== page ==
So let’s end this on a positive note. In the last couple of years, we’ve seen multiple stories about Black women and weightloss/exercise, most of it non-flattering. I wrote about this topic a few weeks ago on What Black Men Want. Well, meet Earnestine Shepherd. This 75-year old from Baltimore was recently inducted into the Guinness Book of World Records as the oldest female bodybuilder in the world. Check out her story.

Gerald Walker's new mixtape, "Believers Never Die," gives us a glimpse of what hip-hop's future could be.

Some time during college, I realized that I had pretty much given up on hip-hop. The new-school stuff anyway. Save for pretty much Kanye West’s entire discography, the majority of my iTunes was filled with 80s and 90s R&B and Hip-Hop.It was cool for awhile, you like what you like, right?I mean it’s not like I grew up on rap.

My parents didn’t believe in allowing my brothers and I to listen to music with explicit lyrics as a kid, so most of the hip-hop of the day was off limits. They kinda relaxed the rules once we got to high school. Pretty much as long as they didn’t hear it, we were cool. That’s when I discovered classics like Illmatic, Doggystyle, The Chronic, etc. This was also the time of The Blueprint, College Dropout and Get Rich or Die Trying, Stankonia etc. so at this point I had high expectations for hip-hop. Needless to say watching it devolve into Snap Music and Trendy Dances was a big downer.

Every now and then, though, I find a rapper who resonates with me. In 2009-2010, it was J. Cole. Last year, I came across this kid from Milwaukee named Gerald Walker. His mixtape The Other Half Of Letting Go was engagingly mellow, his flow somewhere between Krazy Bone and a young J. Cole. A few weeks ago I saw he had a new mixtape, Believer’s Never Die. I downloaded it, put a few tracks on my iPod, and let it sit for a few days.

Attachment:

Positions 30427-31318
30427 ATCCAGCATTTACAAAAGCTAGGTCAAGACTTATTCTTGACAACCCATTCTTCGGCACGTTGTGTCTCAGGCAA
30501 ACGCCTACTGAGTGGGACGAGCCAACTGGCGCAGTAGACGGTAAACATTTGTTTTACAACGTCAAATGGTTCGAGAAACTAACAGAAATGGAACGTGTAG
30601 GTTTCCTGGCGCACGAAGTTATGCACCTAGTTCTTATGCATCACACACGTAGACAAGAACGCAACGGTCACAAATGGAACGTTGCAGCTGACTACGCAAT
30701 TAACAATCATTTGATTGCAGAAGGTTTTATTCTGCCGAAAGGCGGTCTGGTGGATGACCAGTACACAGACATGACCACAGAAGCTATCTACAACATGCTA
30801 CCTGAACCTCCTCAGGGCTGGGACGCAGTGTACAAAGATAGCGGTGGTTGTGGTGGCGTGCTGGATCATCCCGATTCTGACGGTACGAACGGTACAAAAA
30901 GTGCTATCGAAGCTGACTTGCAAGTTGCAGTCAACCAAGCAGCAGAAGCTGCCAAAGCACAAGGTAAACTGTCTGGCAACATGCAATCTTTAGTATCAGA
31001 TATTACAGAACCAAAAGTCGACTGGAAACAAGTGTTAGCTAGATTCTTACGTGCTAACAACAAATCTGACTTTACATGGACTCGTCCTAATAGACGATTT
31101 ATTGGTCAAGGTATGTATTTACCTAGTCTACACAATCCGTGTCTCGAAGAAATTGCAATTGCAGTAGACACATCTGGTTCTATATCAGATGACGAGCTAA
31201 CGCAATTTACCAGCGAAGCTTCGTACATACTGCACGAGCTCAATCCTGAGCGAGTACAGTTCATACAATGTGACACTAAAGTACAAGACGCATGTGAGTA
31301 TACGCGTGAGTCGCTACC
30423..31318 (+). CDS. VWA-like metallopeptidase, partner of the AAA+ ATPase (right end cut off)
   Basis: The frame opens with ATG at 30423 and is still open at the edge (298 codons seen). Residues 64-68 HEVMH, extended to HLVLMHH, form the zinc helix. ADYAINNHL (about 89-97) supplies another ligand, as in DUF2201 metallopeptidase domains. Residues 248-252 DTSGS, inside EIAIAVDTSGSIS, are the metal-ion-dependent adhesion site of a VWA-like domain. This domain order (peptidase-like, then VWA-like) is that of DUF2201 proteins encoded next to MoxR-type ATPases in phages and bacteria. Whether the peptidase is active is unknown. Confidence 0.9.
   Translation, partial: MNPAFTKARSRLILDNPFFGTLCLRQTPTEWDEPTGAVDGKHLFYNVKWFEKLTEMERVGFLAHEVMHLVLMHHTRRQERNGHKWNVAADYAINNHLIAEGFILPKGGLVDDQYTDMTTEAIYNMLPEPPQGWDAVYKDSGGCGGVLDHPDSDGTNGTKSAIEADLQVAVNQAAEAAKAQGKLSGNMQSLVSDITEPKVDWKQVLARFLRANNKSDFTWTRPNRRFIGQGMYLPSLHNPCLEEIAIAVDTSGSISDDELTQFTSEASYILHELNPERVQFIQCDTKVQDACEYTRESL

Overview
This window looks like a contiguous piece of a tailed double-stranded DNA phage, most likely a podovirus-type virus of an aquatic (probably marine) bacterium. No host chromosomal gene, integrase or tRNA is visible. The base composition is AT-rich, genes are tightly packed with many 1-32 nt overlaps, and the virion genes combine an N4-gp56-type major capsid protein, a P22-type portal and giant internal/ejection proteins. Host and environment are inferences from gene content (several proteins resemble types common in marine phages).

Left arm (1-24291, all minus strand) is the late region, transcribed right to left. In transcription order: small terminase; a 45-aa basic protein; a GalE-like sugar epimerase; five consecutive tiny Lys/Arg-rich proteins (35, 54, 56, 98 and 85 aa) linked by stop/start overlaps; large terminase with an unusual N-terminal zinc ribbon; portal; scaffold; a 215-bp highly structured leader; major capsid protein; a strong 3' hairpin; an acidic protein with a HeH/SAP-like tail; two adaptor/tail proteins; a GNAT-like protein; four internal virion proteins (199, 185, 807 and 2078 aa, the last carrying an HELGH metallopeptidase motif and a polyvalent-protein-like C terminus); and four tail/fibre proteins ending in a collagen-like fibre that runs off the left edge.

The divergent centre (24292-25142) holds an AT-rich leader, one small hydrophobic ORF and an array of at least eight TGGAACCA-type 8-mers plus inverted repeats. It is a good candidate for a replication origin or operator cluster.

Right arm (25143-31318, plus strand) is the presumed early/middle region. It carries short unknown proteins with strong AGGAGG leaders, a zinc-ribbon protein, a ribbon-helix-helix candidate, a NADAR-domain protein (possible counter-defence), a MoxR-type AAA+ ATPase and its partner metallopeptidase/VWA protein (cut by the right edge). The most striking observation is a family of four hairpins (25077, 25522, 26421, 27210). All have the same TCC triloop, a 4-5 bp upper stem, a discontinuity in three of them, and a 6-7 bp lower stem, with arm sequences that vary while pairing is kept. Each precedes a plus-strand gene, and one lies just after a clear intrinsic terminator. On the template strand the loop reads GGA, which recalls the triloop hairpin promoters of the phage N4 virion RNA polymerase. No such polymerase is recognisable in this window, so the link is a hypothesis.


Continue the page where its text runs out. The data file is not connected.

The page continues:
Lot of good joints on this one. I really dig his athletic references (My personal favorites: It’s me hoe/Rap Tim Tebow/In this game full of sheep, I’m a shepard like Lito” and “Trying to ball like Kobe/But you niggas Rodney Stuckey) My favorites include the title track, Zero to Sixty87 Corvette Wishes (featuring a sick guest spot by Phil Ade) and Um, Excuse Me Miss. But Walker really shines on the Some Things Never Wash Out, where he references Boo Radley, Eminem and Michael Jordan in the same song and makes it sound coherent. Here’s a sample:

“Not every nigga smoke weed/Not all niggas are in jail/Not every man has a gun/Not every mother does her job/Not every father is a bum/Not every old man is wise/ Not every foolish nigga’s dude is young/Not every priest is a saint/Not every blonde chick is dumb/ It’s like I’m fighting battles that I’ve already one.”

If a guy as talented as Gerald Walker doesn’t blow up in the next year or so, hip-hop is in more trouble than I thought it was a few years ago. Seriously.

The Miami Heat show support for Treyvon Martin in a rare political statement for professional athletes.

Over the past week, no story in the country has been discussed, dissected and analyzed like the Trayvon Martin case. Dozens of rallies and vigils where held over the past week in memory of the 17 year-old who was gunned down by neighborhood watchman-turned-vigilante George Zimmerman. Other than a few crass comments from right-wingers like Geraldo Rivera and Sean Hannity, most folks have expressed their outrage over his death and support for the young man’s family.

Thousands gathered in New York on Wednesday for a Million Hoodie March in honor of the Florida teen who was wearing a hoodie at the time of his death. The past few days millions have donned hooded sweatshirts in their Facebook Profile Photos and Twitter Avatars as a sign of support.